Saturday, March 22

They're baaa-aack!

We haven't even launched our kids into "emancipation" yet and already the outlook is poor. All I hear about, it seems, is "boomerang" children--they leave home, try to set up independently somewhere, fail and come home to Mom and Dad. This is not necessarily a bad thing except that even in the best of circumstances, it causes a lot of tension to have adult children and parents all living in the same house.

That's not the way things used to be. I think extended families were prevalent at some point weren't they? At the very least, we all used to live together in the same town.

I would say the biggest problem in the house is that the adult children all think they are single heads of households and they're the boss. They don't seem to get that this is our house, we're paying for it and they're living here practically for free and that there are house rules that need to be followed.

So what is up with boomerang children? The article is called "Last Hope In A Weak Economy?" and you can read it in its entirety here.

A new survey by the retiree-advocacy group AARP found that one-fourth of Generation Xers, those 28 to 39 years old, receive financial help from family and friends.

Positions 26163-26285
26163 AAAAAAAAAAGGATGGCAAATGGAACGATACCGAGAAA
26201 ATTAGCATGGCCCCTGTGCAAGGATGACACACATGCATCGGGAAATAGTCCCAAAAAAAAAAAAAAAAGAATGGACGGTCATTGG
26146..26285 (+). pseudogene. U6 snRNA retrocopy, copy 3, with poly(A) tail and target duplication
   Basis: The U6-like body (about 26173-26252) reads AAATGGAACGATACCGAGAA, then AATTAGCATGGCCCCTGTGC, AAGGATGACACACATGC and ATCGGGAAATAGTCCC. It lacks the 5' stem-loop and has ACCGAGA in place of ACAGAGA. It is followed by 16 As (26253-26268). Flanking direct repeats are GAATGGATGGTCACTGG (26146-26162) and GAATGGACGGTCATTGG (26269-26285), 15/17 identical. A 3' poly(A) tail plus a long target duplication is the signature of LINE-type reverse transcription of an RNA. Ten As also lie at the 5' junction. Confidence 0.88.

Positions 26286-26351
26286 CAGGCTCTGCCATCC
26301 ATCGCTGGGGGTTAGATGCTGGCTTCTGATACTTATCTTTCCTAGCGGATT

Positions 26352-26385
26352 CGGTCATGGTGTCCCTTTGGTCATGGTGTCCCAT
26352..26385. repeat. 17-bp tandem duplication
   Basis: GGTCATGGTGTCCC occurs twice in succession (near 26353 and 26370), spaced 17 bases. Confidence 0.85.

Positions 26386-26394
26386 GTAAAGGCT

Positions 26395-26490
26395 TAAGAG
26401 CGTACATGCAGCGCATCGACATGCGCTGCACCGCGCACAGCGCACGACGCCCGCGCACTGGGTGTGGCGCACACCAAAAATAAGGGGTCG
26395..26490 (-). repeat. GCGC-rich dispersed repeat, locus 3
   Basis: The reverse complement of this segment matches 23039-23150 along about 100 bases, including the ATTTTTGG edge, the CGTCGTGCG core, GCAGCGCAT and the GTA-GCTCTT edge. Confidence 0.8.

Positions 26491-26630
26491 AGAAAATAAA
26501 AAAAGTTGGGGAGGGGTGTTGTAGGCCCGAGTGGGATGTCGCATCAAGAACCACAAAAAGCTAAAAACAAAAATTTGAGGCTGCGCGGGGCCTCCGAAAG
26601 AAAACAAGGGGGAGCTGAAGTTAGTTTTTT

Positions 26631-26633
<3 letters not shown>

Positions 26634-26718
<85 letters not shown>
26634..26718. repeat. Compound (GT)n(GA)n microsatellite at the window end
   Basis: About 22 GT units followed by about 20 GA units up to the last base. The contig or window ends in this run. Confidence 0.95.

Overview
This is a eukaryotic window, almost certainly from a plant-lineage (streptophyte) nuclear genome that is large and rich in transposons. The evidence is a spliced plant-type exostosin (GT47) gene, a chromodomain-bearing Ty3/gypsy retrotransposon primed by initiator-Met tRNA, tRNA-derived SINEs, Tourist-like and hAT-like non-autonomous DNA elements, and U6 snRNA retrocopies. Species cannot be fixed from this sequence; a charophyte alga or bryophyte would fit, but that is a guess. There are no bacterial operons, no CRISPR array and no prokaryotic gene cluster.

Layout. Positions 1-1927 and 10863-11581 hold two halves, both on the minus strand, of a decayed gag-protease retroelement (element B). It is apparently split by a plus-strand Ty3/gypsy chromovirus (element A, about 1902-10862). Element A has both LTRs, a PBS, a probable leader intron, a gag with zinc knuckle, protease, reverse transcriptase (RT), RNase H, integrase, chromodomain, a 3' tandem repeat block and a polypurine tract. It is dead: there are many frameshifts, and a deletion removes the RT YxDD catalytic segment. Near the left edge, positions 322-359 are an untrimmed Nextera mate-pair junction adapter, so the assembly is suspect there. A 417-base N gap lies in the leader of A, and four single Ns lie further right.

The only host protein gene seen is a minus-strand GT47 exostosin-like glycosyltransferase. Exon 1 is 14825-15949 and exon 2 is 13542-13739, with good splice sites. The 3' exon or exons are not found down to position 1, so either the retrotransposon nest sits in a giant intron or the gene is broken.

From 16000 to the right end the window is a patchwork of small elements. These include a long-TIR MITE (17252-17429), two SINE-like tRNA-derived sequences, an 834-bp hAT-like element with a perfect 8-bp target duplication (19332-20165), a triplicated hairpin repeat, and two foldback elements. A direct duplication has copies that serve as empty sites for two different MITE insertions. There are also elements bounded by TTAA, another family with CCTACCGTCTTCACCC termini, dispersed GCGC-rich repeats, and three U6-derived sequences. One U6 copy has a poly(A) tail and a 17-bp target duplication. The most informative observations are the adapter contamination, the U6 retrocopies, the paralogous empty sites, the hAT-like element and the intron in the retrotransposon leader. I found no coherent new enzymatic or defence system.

The online survey of nearly 1,800 people ages 19 to 39 also found 57 percent believed they were "financially independent." But in a separate question, 33 percent said they received financial support from family and friends.

Oh and it gets even better than this. Now, with the increasingly poor economy and difficulty finding and keeping jobs even adult children my age are moving back home with mom and dad.

After being laid off from her job as an events planner at an upscale resort, Jo Ann Bauer struggled financially. She worked at several lower-paying jobs, relocated to a new city and even declared bankruptcy.

Then in December, she finally accepted her parents' invitation to move into their home — at age 52. "I'm back living in the bedroom that I grew up in," she said.

Taking shelter with parents isn't uncommon for young people in their 20s, especially when the job market is poor. But now the slumping economy and the credit crunch are forcing some children to do so later in life — even in middle age.

My parents, who are in their 70s, are financially more secure than TB and I right now. Hey, maybe it's a thought...NOT.

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